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Independent lunch program allows for variety

•Trent Sprague

•Trent Sprague

Kayleigh Padar

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District 214 opted out of The National School Lunch Program in the spring of 2014, denying federal funding due to the strict restrictions the National School Lunch Act required. Since then, the district has been monitoring the lunch program to ensure that this was the right decision for students.

“I believe that people should be able to choose whatever food they want, so the cafeteria should keep all the options. They [students] are going to eat what they want anyway,” senior Breena Easterling said.

District employees originally made this decision due to the restrictions on what food was allowed to be sold. For example, according to the National School Lunch Act, school meals must contain 0 grams of trans fat. Fundraisers were also restricted in the program.

“There was good intention behind increasing the healthy components of our school lunch, they became so restrictive and extreme it had a reverse impact, it drove kids out of our lunch program,” principal Gordon Sisson said.

In addition, students would not be allowed to deny food in the lunch line. So, if students purchased an entree, they would have to receive the sides even if they didn’t plan on eating them.

Previously, when the district participated in the program, less students were purchasing lunch in the cafeteria.

“I think it [the National School Lunch Act] went too far, too fast. It was too rigid. Even though we have trained chefs that run our school kitchens, it was virtually impossible to comply and still have kids want to buy a lunch and once they bought it, not throw their food away,” Sisson said.

In order to receive the federal funding, the lunches had to be purchased by students, then the government would reimburse the cost of the meal. However, if the lunches weren’t sold, there is no reimbursement. According to the D214 Director of Food and Nutrition Christine Frole, nationally, school lunch participation is down over 1 million meals daily.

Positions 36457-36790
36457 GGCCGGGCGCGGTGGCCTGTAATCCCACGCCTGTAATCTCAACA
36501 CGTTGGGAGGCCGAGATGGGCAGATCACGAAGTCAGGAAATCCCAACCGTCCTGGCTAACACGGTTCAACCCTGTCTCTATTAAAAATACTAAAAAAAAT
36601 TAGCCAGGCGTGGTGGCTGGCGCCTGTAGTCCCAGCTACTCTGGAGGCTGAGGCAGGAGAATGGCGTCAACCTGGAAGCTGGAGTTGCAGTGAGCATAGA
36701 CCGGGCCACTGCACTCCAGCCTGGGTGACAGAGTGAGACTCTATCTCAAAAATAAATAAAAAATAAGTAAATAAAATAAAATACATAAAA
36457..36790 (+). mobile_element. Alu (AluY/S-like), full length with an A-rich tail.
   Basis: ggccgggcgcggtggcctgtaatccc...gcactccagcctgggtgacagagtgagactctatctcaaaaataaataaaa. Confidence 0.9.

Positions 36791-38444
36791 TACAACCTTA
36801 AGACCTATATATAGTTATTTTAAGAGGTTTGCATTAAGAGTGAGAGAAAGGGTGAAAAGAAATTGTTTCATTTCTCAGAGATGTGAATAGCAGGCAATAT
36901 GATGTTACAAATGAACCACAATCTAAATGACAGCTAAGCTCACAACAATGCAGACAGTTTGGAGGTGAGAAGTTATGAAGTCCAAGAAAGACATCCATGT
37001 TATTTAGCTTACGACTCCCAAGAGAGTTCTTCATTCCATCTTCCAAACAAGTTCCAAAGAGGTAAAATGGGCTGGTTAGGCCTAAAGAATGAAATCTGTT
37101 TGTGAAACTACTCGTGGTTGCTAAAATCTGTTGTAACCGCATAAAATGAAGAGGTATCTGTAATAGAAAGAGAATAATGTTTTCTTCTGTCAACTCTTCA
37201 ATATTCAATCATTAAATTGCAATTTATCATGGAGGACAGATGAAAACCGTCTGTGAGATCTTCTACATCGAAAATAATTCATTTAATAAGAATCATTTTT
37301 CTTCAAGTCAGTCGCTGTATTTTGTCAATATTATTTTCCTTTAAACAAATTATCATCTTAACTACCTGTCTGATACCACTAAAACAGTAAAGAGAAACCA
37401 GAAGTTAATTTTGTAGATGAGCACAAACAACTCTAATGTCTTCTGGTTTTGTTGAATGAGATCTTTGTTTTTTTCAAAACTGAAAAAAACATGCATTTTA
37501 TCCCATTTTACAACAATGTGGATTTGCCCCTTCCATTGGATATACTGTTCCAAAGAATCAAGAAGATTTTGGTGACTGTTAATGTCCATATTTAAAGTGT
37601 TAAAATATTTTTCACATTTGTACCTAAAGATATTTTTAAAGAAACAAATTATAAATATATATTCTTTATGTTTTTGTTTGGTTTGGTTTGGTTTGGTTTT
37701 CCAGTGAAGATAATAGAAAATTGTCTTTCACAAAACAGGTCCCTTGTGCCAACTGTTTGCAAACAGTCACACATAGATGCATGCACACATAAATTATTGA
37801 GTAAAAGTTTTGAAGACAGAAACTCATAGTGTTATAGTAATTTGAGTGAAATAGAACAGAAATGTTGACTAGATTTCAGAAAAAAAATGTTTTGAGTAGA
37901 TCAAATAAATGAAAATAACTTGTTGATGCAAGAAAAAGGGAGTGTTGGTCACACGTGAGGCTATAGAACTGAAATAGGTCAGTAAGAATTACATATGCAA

A Correspondent poll found that even with the variety of foods offered, 74 percent of students at our school do not purchase entree items with sides from the school cafeteria.

“Once every like, two months, I purchase snacks. I don’t purchase full lunches,” senior Shreya Ramnath said.

Although the district does not follow the federal guidelines for school lunches, the school offers healthier options alongside student favorites like cookies, chips, and soda.

“I usually buy chips and snack food once a month from the cafeteria,” sophomore Kailyn Joyce said.

Most of the items on the menu do not comply with federal guidelines, even if they’re still considered healthy. For example, the Fresh Fit menu includes items such as quinoa broth bowls, fresh fruit smoothies, and a roast beef carver station. Many of these items would not be allowed if we were in the funded National School Lunch Program.

“We increased palatability with a sharp eye towards nutritional value under our own judgments of what our students would want that’s still healthy for them,” Sisson said.

Students who do purchase lunch at school, enjoy the variety of options available to them. “I get free lunch, so I get whatever they have or if I don’t like what they have I get pizza and usually some type of juice and a bag of chips, maybe a cookie. It all depends on my mood,” Easterling said.

“I buy my lunch from the cafeteria everyday. I really like their mushroom soup,” freshman Sofia Koeppl said.

Although some students purchase food from the cafeteria often, the cafeteria sales have wavered. According to the D214 Associate Superintendent for Finance and Operations Cathy Johnson, the highest sales in the past five years were during the 2013-14 school year. The next year, the sales dropped, but have been steadily rising since. However, vending machine sales have increased each year since the 2013-14 school year.

Another argument for an independent program is that having a variety of foods on the menu will prepare students for real life, when they’ll have to make their own decisions about what they’re eating. “Our district sees high school graduation not as an endpoint so we have implemented a more collegiate menu as we prepare our students for their future where they have many choices,” D214 Director of Food and Nutrition Services Christine Frole said.

Not all students agree with this idea. Some would prefer less temptation in the lunch line. “Unhealthy items are very tempting to buy, that’s why I get them once or twice a week. I always tell myself not to, but I end up buying them anyway,” Koeppl said.

A Correspondent poll found that 36 percent of students purchase some form of “junk” food multiple times a week, which provides revenue for the district.

“I wouldn’t buy anything I don’t like from the cafeteria. If they got rid of some options I’d probably just buy whatever drink they have,” Easterling said.

The district has been monitoring this program for student participation and satisfaction by sending out annual survey links to gain feedback from students. Students can help in this process by responding to the survey with honest comments and suggestions.

“District 214 is committed to serving our students nutritious meals and snacks while maintaining the variety to keep them satisfied,” Frole said.

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Kayleigh Padar, Editor-in-Chief, The Correspondent

Senior Kayleigh Padar is an editor-in-chief of The Correspondent and has served on staff since 2015.  She previously served as a news editor, editorial...

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Independent lunch program allows for variety